Final reading and unamimous passage of a $22,332,650 budget plan for 2012-13 by the Chadron City Council took place with little discussion Monday, following a second workshop held a week earlier to iron out details of the document.
But the final reading of the city’s comprehensive fee ordinance did raise some questions about the charge for disposing of liquid wastes at the city’s new wastewater treatment plant, which the council agreed would be investigated further.
The total budget approved Monday remained unchanged after the Sept. 10 workshop, said Finance Officer Lois Chizek. At that meeting the council agreed to restore funds to several organizations which receive revenue from the tax on Keno games. The city’s income from Keno has been falling, but the income projection was increased to make up for difference, Chizek said, and if revenue is short, the money will be taken from the contingency funds.
Projected spending for the coming year is about $6 million higher than in the previous budget but the difference is due largely to anticipation of a storm water drainage project that is still being debated. State highway officials want the city to improve its storm water system before they begin a resurfacing project on Highway 20 (Third Street). The drainage project could include replacement of pipes under Main Street, as well as the main storm water line under First Street, and would likely require bonds for financing.
The general fund portion of Chadron’s budget is $3,456,636, compared to $3.38 million last year. The amount supported by property tax is $842,513 and the tax levy to support that amount is $.422549, the same as last year’s levy, noted Chizek.
One city department head, Library Director Rossella Tesch, did raise a concern about the budget plan. Tesch urged the council to consider hiring an information technology specialist, and said that the position could improve efficiency in all departments.
Fire Chief Pat Gould also spoke in the budget hearing, and reassured the council that the recent wildfires would not add significantly to the fire department’s financial needs. Most of the costs for fuel and equipment repair from the fires will be covered by rural fire departments, who have agreements with the U.S. Forest Service for fighting wildfires, said Gould.
Discussion of the fee ordinance, which sets the rates for a whole range of charges for services, centered on the $75 per 1,000 gallon charge for dumping of wastes. That amount is much higher than other cities charge, said Lisa Westerbuhr of Bruns Laundry and Car Wash, and affects disposal of car wash sludge as well as septic tank wastes.
According to Westerbuhr, Gering charges only $17.50 for disposing of 1,000 gallons, and $27.50 for non-residents. “Our fees are comparable to those on the eastern end of the state, but we aren’t on the eastern end,” she said.
Westerbuhr said her business already pays for regular sewage service, and the charge for dumping the mud from the car wash pit “feels like we get hit coming and going.”
The issue has been raised previously by septic tank pumper Joseph Applegarth, who also said the fee is far higher than other communities charge.
But the city incurs costs for treating both septic wastes and car wash sludge, said Public Works Superintendent Milo Rust. Charging different amounts for septic or sludge disposal might be valid, he said, but the fee for septic disposal should reflect the cost of treatment.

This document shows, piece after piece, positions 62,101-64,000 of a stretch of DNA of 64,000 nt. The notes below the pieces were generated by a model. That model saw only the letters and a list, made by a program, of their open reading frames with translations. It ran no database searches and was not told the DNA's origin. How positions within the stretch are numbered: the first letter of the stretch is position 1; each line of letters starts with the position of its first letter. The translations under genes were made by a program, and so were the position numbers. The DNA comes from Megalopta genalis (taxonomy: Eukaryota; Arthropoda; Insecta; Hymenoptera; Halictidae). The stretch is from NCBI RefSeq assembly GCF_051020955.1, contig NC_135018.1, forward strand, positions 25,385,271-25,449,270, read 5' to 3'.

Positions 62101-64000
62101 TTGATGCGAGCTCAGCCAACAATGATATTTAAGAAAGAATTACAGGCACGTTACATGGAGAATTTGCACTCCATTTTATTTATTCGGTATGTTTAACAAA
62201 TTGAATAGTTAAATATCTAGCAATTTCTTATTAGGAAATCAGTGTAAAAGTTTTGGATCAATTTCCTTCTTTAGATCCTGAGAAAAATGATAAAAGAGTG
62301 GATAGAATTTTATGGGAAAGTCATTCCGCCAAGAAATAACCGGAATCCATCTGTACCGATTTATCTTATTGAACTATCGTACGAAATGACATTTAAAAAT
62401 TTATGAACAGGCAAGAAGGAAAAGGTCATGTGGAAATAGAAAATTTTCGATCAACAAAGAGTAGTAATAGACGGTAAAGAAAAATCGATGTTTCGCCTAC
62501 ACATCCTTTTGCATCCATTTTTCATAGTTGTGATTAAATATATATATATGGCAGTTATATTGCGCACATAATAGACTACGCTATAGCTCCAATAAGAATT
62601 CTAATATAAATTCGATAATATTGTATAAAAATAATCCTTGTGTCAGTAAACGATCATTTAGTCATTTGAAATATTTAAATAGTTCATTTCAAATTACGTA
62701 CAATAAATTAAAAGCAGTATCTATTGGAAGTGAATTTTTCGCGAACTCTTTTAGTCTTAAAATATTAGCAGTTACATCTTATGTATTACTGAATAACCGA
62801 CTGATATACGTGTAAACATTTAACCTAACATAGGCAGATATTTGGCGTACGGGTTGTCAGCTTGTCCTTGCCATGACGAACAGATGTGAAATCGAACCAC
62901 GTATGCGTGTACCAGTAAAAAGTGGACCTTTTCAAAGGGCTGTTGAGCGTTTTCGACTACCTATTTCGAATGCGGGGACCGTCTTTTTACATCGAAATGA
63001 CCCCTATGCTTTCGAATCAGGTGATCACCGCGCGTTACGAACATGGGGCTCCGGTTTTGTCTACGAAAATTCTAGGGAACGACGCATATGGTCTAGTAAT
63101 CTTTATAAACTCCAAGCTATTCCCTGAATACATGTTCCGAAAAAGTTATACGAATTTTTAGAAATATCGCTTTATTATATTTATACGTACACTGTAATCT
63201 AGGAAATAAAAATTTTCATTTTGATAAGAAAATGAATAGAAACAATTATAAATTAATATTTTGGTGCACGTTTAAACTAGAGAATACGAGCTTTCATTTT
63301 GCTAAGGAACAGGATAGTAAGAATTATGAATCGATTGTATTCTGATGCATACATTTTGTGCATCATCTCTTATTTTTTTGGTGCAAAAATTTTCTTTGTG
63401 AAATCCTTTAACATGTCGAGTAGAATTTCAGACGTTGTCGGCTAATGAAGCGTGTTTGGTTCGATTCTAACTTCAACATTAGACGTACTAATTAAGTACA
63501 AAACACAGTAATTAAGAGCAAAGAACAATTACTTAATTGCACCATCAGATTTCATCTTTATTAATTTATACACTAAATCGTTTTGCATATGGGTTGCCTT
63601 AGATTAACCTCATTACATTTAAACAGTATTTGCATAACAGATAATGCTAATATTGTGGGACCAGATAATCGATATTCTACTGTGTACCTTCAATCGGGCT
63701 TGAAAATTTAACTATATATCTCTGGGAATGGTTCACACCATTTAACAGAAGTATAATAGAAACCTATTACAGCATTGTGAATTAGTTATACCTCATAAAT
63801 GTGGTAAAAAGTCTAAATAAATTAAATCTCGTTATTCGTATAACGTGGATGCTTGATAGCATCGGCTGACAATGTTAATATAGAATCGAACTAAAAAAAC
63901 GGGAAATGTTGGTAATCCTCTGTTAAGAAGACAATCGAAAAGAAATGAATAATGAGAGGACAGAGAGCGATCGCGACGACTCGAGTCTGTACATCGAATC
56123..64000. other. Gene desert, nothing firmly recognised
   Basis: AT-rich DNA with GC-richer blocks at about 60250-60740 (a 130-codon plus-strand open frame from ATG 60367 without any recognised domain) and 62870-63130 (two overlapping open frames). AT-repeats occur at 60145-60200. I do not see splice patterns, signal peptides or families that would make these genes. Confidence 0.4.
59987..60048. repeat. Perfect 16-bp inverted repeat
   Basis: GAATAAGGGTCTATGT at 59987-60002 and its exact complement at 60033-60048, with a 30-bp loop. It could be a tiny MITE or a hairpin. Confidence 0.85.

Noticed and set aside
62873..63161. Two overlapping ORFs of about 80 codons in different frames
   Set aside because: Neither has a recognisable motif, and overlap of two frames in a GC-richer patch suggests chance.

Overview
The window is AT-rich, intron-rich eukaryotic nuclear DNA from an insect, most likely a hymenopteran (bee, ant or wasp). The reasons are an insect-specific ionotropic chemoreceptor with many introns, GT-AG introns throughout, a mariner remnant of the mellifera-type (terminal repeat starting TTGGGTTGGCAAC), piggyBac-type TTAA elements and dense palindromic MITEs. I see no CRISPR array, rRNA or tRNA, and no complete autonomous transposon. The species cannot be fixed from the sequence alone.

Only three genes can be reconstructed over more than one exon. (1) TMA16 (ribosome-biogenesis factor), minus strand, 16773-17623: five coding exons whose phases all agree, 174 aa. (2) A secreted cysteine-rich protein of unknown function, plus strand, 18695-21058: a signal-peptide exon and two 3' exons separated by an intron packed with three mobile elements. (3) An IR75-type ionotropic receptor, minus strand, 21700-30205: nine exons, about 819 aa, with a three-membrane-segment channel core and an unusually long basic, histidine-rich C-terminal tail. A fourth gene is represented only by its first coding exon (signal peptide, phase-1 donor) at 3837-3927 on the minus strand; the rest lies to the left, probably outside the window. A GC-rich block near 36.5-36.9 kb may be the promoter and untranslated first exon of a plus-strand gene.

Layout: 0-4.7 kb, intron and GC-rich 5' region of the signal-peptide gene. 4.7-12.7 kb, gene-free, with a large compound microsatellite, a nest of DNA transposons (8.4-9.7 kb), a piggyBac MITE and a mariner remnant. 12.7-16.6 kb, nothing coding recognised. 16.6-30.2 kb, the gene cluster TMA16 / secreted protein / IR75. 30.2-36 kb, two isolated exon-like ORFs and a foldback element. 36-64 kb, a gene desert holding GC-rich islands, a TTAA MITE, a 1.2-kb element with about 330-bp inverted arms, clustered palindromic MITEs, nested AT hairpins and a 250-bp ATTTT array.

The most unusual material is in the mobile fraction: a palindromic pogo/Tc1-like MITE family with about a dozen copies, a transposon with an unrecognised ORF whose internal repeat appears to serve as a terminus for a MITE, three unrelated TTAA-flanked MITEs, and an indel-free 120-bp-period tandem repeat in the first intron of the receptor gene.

Other communities may charge less than Chadron, because they have lagoon systems rather than mechanical treatment, said Rust. “Any liquid we have has to go through treatment. With a lagoon system, it doesn’t go through a treatment system.”
Council members were sympathetic to Westerbuhr’s situation, and asked Rust to report back on the cost of disposing of car wash sludge. The fee ordinance was passed, with the understanding that an amendment could be made to the dumping charge at a later date.
In other business the council:
•changed the starting time of the regular Oct. 1 meeting to 3 p.m., to allow attendance at a planned three-county meeting on the region’s fire rehabilitation needs. Dawes County Commissioner Stacy Swinney said the meeting, at 5:30 p.m. at the Chadron State College Student Center, would aim to create a coordinated response plan that can be presented to Governor Dave Heineman in advance of his visit to Chadron on Oct. 10. “This is a long term thing. It will bring our communities together,” said Swinney. “If we don’t do this…we’ll end up driving down the road and seeing black trees for the rest of our lives.”
•heard City Manager Wayne Anderson report on the positive comments from firefighters about their reception by Chadron residents. A letter from the Rapid City, S.D. Fire Chief noted praise for the actions of several individuals and businesses, including Ann Hencey of Hencey Plumbing, Ron Jensen from Ron’s Welding, Sturdevant’s Auto Parts, and the city’s volunteer fire department, for their help in repairing a firefighting pump truck. “Over and over I have heard stories about our people responding to firefighters,” said Anderson.
•approved the salary schedule for city employees, after reviewing a survey of the salary and benefits provided at 10 communities in the region. Chadron’s 45 employees put it at the midpoint of the communities surveyed, and its wages and benefits are in the range with the other towns, the survey showed. “As a business owner, it’s hard to compete with those wages and benefits,” said council member Levi Grant. “It always spirals up, never down. That’s a problem on the state level.”
•approved an amendment to the policy on overtime, which requires paying for accumulated compensatory time at the end of the fiscal year, rather than allowing it to be carried over.
•approved a plat of four lots on the 200 block between North Pine and North Maple for Robert and Roberta Philby.